It’s difficult trying to balance two jobs, and this lack of understanding about how writing truly is my second job can make the whole enterprise that much harder. For people who don’t have much support from their family or loved ones in regards to their craft, that difficulty increases almost exponentially. So, I wanted to lay out the kinds of things that I’m trying to consider, plan for, and tackle as I try to build a career as a writer in between all the other day-to-day tasks that require my attention: Continue reading →
(CAUTION:This entry also contains strong language!) .
I’ve been derping around with the Submission Grinder, a wonderful tool created by Diabolical Plots to help writers weed through the mountain of online magazines without having to check every single one on the net personally. Just fill in some parameters for the story you are trying to sell and BOOM! There’s a good chance something will come up that will be useful to you. I’m still playing round robin with my pair of short stories, and while I know I should be writing more, nothing has really come to mind. However, I stumbled across a book called The Rose Metal Press Field Guide to Writing Flash Fiction. I’d seen the term pop up before, but hadn’t really looked into it. (It’s possible that “flash fiction” sounded too much like “slash fic” for me.) Apparently, flash fiction is a term for “short short stories.” Although the lengths vary from publication to publication, flash fiction is usually less than 2,000 words. So, I decided to try my hand at it, since there is apparently a huge market for it. It’ll be an interesting challenge, but I actually already wrote down a rough draft for an idea and will work on refining it. Wish me luck! Continue reading →
Okay, seriously, who keeps making off with all this time? Feels like the year just got started and we’re already on the cusp of 2016! (And from what I’ve heard, this sense of time distortion only gets worse… ugh.)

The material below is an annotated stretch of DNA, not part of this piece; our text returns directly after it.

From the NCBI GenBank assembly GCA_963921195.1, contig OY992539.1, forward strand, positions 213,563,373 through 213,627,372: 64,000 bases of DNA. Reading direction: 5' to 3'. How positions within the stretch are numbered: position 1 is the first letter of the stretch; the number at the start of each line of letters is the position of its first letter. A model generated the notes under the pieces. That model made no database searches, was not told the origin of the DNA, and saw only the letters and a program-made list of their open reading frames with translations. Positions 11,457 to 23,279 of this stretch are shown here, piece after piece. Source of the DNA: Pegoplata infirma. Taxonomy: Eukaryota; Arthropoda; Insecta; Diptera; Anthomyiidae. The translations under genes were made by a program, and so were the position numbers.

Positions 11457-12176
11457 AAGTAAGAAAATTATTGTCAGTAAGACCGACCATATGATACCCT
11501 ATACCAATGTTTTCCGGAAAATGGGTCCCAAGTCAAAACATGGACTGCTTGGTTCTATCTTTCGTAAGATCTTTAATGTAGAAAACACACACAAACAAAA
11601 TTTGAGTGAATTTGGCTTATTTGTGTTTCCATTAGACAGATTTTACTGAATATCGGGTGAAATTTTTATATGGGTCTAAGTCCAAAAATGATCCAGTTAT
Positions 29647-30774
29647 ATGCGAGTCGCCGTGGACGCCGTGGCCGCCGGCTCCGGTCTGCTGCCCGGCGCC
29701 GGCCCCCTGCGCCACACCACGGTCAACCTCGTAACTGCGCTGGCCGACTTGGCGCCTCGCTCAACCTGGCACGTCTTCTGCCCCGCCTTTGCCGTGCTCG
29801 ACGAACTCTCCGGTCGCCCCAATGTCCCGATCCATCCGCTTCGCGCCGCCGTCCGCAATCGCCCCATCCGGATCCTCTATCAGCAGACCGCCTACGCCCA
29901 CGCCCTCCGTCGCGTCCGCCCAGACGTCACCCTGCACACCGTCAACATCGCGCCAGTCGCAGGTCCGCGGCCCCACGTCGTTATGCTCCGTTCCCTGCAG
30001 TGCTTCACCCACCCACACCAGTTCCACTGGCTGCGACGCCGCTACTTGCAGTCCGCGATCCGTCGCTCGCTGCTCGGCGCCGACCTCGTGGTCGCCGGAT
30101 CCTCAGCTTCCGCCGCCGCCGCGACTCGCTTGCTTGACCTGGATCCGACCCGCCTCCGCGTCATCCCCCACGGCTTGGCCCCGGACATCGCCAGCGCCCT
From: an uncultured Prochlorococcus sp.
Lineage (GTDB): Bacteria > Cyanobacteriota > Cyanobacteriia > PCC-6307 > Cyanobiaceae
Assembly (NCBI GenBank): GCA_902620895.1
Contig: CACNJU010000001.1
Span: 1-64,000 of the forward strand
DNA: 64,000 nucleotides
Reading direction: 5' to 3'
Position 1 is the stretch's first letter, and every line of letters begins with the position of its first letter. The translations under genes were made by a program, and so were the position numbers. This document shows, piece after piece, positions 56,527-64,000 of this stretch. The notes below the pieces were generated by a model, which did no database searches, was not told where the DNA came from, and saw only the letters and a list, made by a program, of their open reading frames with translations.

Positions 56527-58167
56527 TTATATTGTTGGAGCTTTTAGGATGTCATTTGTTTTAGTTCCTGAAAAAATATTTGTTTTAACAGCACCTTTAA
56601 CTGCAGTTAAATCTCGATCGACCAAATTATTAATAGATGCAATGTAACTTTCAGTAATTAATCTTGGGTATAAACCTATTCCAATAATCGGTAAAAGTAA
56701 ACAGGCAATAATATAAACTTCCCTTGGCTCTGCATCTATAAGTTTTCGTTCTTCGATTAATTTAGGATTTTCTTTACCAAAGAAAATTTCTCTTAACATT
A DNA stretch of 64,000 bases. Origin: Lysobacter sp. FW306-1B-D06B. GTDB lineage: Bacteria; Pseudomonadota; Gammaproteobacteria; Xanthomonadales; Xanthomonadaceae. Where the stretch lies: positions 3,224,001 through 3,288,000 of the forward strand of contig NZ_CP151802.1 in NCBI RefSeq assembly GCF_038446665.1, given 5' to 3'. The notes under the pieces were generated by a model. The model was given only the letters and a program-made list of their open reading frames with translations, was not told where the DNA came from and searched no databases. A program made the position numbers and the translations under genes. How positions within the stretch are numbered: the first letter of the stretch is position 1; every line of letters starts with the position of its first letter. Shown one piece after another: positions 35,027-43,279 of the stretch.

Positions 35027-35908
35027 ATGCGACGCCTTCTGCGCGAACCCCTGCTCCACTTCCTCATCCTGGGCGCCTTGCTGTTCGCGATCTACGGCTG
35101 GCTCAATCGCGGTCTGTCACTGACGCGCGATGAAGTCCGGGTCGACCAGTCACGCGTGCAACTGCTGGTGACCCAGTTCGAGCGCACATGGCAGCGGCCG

I am definitely in a better place at the end of 2015 than I was last year. Many of my 2014 goals have been reached, and it feels like I’ve got a better handle on life in general, which is a massive relief! I want to give a huge thank-you to all of my friends, readers, subscribers, and followers. You make this all worth-while.
Hello, world! It seems like writers spend a lot of time soul-searching in Angst-ville (myself included) so I wanted to share some good news!
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I got some articles published! Fellow writer Mark Squirek is a columnist for the online newsletter Scoop. He asked me to do a pair of articles for his column, “Cover Story,” which discusses the cover art of various comic books. I got to pick any two covers I wanted and write about them! I chose Space Family Robinson #23: “Menace from Uranus!” from 1967 and The Chronicles of Arcea #1: “The Athame” by Vyrhelle. Many thanks to Mark for asking me to write for Scoop and to Mr. J.C. Vaughn, editor at Gemstone Publishing, for taking a chance on a new writer. Also, my deepest gratitude to my friend Karen; editing all of those art papers paid off! Working with Scoop has been a lot of fun, and I hope I’ll be able to continue writing for them.